Basin City is called Sin City for a reason. A town full of crooked politicians, even more crooked cops, murderers, sex workers and pretty much everyone who was thrown out everywhere else. Marv (Mickey Rourke) spends most of his time when he isn’t fighting with somebody in a strip club where Nancy (Jessica Alba) dances. Nancy is still hung up on Hartigan’s (Bruce Willis) suicide to save her and tries to kill Senator Roark (Powers Boothe) who is to blame and regularly plays poker at her club. He always wins, of course, until Johnny (Joseph Gordon-Levitt) shows up. But the Senator can’t have people beating him. Dwight (Josh Brolin) is also at the strip club a lot. He is still obsessed with his ex Ava (Eva Green) who suddenly shows up in his life again and severely disrupting it in the process. Now he needs Marv’s help.

I couldn’t tell you what the difference was between the first film and the second since it looks equally great, has an equally good cast and tells equally problematic stories. But in Sin City everything works. In Sin City: A Dame to Kill For I spent very long stretches feeling very bored.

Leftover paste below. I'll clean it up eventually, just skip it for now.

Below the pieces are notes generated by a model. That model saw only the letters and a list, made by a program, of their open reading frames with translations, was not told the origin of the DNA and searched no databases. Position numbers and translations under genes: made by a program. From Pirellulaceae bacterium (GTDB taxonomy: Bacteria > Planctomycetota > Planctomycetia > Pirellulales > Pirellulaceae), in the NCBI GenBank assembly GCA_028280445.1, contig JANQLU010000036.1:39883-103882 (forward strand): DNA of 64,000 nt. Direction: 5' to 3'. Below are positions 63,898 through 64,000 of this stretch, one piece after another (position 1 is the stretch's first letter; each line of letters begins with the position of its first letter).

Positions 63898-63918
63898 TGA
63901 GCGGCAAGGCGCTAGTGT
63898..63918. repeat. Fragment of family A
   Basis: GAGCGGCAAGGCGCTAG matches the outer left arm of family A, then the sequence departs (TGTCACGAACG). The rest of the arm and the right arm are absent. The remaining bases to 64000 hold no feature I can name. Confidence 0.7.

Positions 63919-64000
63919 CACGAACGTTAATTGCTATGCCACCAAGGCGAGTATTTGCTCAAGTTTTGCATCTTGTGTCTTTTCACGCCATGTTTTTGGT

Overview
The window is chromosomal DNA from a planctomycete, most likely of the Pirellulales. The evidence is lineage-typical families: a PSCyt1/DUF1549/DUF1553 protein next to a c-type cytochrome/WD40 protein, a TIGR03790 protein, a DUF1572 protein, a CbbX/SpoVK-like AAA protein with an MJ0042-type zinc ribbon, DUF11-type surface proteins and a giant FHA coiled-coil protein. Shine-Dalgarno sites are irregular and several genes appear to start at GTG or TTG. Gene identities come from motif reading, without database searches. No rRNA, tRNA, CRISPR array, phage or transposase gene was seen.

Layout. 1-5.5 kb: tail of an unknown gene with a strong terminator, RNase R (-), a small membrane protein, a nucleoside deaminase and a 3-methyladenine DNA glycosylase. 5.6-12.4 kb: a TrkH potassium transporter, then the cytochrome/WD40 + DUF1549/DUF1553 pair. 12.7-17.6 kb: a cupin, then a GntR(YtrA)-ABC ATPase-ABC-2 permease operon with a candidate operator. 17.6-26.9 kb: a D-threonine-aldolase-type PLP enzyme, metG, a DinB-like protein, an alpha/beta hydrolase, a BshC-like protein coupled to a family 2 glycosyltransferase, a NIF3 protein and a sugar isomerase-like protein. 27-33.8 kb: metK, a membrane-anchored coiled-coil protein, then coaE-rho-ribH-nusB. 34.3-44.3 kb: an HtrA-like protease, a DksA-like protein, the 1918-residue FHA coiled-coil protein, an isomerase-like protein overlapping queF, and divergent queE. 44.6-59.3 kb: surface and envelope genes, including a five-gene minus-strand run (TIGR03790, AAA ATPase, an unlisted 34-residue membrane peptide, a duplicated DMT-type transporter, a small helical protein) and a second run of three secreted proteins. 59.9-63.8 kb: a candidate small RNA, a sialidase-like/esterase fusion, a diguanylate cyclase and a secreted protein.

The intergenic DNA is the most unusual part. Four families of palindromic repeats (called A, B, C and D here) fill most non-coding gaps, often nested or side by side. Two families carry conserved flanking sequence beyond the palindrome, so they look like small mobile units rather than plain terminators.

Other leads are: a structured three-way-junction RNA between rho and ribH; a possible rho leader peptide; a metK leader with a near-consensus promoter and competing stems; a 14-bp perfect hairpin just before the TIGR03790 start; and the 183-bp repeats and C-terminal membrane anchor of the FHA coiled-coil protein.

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Re-Watch: Sin City (2005)

Sin City
Director: Frank Miller, Robert Rodriguez, (Quentin Tarantino)
Writer: Frank Miller
Based on: Frank Miller’s comics
Cast: Mickey Rourke, Bruce Willis, Clive Owen, Jessica AlbaElijah Wood, Rosario Dawson, Benicio Del Toro, Powers Boothe, Michael Clarke DuncanRutger Hauer, Michael Madsen, Devon AokiJosh Hartnett, Alexis BledelJaime King, Carla Gugino, Brittany Murphy, Nick Offerman, Nick Stahl

Plot: